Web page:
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In Act 3, Scene 1 of Romeo and Juliet, Romeo is upset at Mercutio's death and predicts that the “days black fate on more days doth depend.” Tybalt then re-enters and Romeo becomes more upset that Tybalt is proud with Mercutio being dead. Tybalt responds as expected and threatens Romeo. Romeo takes the threat, then fights Tybalt until Tybalt is finally killed. while many people may say that Romeo's sadness caused him to kill Tybalt, there is no evidence that fate had anything to do with it. Leaving was a choice that Romeo had, and would most likely have spared Tybalt's life and the penalty of his own death.
Romeo's comment on black fate is a thought that foreshadows ill events in the future. While fate is viewed to have played an significant part in Juliet's death, it is instead Capulet's failing in loss of control, and the Friar's weakness to stay true to the reason that causes her death. The scene starts with Friar John entering to see Friar Laurence. When Friar John tells that he went to visit the sick first, Friar Laurence realizes the serious penalty of what may happen. As a result of Romeo not getting the Friar's letter, Romeo comes to believe that Juliet is dead and then kills himself.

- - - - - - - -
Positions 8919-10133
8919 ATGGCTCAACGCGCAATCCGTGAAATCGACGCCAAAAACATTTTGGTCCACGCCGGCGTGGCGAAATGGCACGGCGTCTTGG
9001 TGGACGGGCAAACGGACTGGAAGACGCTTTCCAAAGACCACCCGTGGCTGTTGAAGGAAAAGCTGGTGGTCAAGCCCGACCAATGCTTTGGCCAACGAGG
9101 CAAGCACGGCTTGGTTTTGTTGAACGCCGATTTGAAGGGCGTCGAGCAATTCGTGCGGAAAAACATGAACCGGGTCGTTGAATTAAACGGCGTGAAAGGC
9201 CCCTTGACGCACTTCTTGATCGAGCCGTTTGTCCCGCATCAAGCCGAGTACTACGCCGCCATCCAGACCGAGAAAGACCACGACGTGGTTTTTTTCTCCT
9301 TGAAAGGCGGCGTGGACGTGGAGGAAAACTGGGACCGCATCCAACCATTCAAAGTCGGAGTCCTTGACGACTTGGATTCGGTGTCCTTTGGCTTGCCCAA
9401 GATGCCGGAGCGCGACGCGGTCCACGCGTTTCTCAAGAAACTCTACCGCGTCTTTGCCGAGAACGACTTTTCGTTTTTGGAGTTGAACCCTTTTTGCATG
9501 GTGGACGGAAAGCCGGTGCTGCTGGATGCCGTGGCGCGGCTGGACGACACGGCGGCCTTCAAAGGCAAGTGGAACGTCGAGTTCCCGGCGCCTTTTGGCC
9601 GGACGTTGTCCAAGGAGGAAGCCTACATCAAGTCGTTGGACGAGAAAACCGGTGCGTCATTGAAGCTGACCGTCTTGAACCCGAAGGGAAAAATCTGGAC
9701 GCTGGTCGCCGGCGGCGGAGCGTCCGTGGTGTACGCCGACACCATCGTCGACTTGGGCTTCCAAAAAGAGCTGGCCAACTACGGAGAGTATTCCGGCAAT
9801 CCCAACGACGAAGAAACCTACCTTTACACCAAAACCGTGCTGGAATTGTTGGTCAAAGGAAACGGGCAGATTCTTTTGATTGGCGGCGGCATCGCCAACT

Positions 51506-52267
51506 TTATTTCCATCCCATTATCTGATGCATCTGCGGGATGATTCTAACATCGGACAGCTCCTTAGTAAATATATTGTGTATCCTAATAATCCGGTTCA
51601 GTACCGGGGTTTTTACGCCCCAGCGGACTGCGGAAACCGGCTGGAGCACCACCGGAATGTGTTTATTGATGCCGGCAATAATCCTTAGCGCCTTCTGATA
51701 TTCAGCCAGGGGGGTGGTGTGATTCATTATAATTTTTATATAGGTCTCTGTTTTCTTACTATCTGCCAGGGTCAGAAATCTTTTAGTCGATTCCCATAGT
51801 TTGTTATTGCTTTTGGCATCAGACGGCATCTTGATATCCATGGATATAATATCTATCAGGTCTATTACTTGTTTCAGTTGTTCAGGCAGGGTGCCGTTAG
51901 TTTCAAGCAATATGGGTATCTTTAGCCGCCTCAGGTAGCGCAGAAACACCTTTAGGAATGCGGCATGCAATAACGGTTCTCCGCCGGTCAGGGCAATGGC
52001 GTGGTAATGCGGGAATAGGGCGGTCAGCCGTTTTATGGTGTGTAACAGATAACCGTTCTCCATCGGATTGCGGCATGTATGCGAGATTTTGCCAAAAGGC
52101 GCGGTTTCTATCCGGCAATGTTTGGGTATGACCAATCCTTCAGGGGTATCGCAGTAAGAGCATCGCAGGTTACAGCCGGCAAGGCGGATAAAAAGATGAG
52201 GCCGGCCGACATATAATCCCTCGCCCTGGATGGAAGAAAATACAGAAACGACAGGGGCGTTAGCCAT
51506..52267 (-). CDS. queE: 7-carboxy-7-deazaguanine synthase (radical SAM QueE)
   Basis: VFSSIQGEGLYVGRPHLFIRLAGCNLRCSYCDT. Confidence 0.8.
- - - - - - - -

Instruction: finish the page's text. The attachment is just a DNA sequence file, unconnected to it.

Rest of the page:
While at first it seems as though Romeo missing the letter is just pure bad luck, it is actually Friar John's choice not to go directly to Mantua, as ordered by Friar Laurence. maybe the final part of made-up fate neighboring the deaths of Romeo and Juliet is in the Capulet family tomb when Juliet awakens.
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